Leadership via Action

So many people claim they lead. Maybe they have a big hairy title or powerful position or know someone special, or maybe they just have lots of cash and feel we should all follow along quietly. There`s even a whole industry of "leadership" with books and seminars and all sorts of guys spinning up what it means to lead. I used to think all that was pretty cool (or interesting to study, anyway), but not any longer. Spotting leadership is simple. Look around the room, look for who`s talking and for who`s doing. Follow the ones doing. Chances are those people won`t bark orders to you, but instead they`ll encourage you to work right along with them and you`ll want to. You see, real leaders don`t duck when things get hot. They don`t get hard to find when things get confusing or uncertain. They don`t tell others what to do, either. They just step up and act because things need to get done. Leadership is demonstrated via action, and anyone can lead because anyone can act. Everything else is chit-chat.

Comments:

Hello Jim,

This is an excellent post. I've being working in the consulting industry for a long time and most project problems are solved by people who really get their hands dirty working on a possible solution.
I also think that leading by only talking (depending on the person talking) takes a team nowhere but to frustration or lack of motivation.

Best regards,
Guilherme

Posted by Guilherme Fernandes on January 30, 2010 at 06:41 PM JST #

Yep. I agree. So, why are true leaders so rare? Seems to me that the best leaders are the people just get things done. That's the majority of people, I would argue. Perhaps the minority have stolen the word "leader" ...

Posted by Jim Grisanzio on February 03, 2010 at 10:02 AM JST #

Hi Jim,

Your post was recommended by a friend. I have no disagreement with the original post, but I see some backsliding in your follow-up today. The majority of people are NOT leaders, and "just get things done" is not de facto evidence of leadership. The best definition of leadership I've come across and seen in action is: "A leader is someone who acts as a bridge to take others where they would not go alone." Many "just get things done" people actually end up in ruts and never break out to higher levels of happiness and achievement. I cannot think of any group I've been in (work, school, religious, recreational) where there was an excess of leadership -- the majority are willing to go along for the ride. And that is not a theory, but a verifiable fact (almost universal law). Pick a group you are involved in, and at the next meeting, propose some out-of-the-box activity, mentioning that a number of others will have to step up to make it happen. Are you more likely to hear problems, excuses, etc., or enthusiastic volunteering (especially if real work is involved to make it happen)?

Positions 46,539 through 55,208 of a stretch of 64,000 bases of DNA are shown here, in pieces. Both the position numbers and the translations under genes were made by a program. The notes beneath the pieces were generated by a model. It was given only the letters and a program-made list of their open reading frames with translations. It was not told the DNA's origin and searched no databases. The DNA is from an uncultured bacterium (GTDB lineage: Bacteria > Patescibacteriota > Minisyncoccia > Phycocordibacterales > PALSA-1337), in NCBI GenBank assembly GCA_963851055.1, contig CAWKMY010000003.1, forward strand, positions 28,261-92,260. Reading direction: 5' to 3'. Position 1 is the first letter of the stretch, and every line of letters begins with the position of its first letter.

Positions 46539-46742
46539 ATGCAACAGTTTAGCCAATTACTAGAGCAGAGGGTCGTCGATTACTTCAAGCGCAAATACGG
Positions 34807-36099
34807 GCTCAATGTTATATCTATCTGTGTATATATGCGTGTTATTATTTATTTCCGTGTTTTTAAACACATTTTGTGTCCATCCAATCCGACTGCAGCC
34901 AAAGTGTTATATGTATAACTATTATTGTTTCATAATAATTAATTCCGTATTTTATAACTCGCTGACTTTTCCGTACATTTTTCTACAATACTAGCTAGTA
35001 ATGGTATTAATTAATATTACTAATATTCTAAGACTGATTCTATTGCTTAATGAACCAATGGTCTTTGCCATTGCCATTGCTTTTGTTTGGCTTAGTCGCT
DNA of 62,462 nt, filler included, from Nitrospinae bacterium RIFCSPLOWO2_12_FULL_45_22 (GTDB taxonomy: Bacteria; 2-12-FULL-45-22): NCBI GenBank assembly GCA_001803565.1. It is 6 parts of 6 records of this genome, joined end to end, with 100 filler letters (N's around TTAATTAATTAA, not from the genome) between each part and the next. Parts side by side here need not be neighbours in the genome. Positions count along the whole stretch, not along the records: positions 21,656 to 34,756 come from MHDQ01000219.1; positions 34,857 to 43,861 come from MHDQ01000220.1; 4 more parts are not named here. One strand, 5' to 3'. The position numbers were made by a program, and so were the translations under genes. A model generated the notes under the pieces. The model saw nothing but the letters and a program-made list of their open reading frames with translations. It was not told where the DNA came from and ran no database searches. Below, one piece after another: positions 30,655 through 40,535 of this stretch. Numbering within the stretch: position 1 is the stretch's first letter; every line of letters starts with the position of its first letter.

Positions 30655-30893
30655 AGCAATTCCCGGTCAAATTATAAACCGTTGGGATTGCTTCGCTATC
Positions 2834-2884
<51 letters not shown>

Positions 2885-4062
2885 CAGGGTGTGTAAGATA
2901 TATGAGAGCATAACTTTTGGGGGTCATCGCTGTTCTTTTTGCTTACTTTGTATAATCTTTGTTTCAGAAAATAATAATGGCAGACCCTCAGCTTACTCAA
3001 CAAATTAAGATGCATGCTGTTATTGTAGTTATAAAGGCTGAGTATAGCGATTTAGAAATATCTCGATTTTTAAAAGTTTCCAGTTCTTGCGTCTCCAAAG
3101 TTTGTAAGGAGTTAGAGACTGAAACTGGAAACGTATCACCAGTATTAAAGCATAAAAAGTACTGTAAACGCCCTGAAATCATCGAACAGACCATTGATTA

Another way of looking at this is the old saw of three types of people:
Those who make things happen.
Those who watch things happen.
Those who wonder what happened.

The majority are in the second group.

Posted by Vinyl Slider on February 03, 2010 at 04:55 PM JST #

Discussing this is difficult because the word "leadership" is basically meaningless at this point. It's so overused (and abused) by so-called leaders in government, business, media, academia, etc. I'm not interested in following (as generally defined) and I'm not interested leading (as generally defined). I'm interested in doing -- and I am hard pressed to find many "leaders" who also "do" in this world. Most leaders talk, and to me, that's the first sign to watch out for. And most recently I've come to reject entirely the notion that most people are passive and just watch things happen. In fact, most people are running their lives quite impressively under difficult circumstances imposed on them by crappy leaders. :)

Posted by Jim Grisanzio on February 05, 2010 at 03:37 AM JST #

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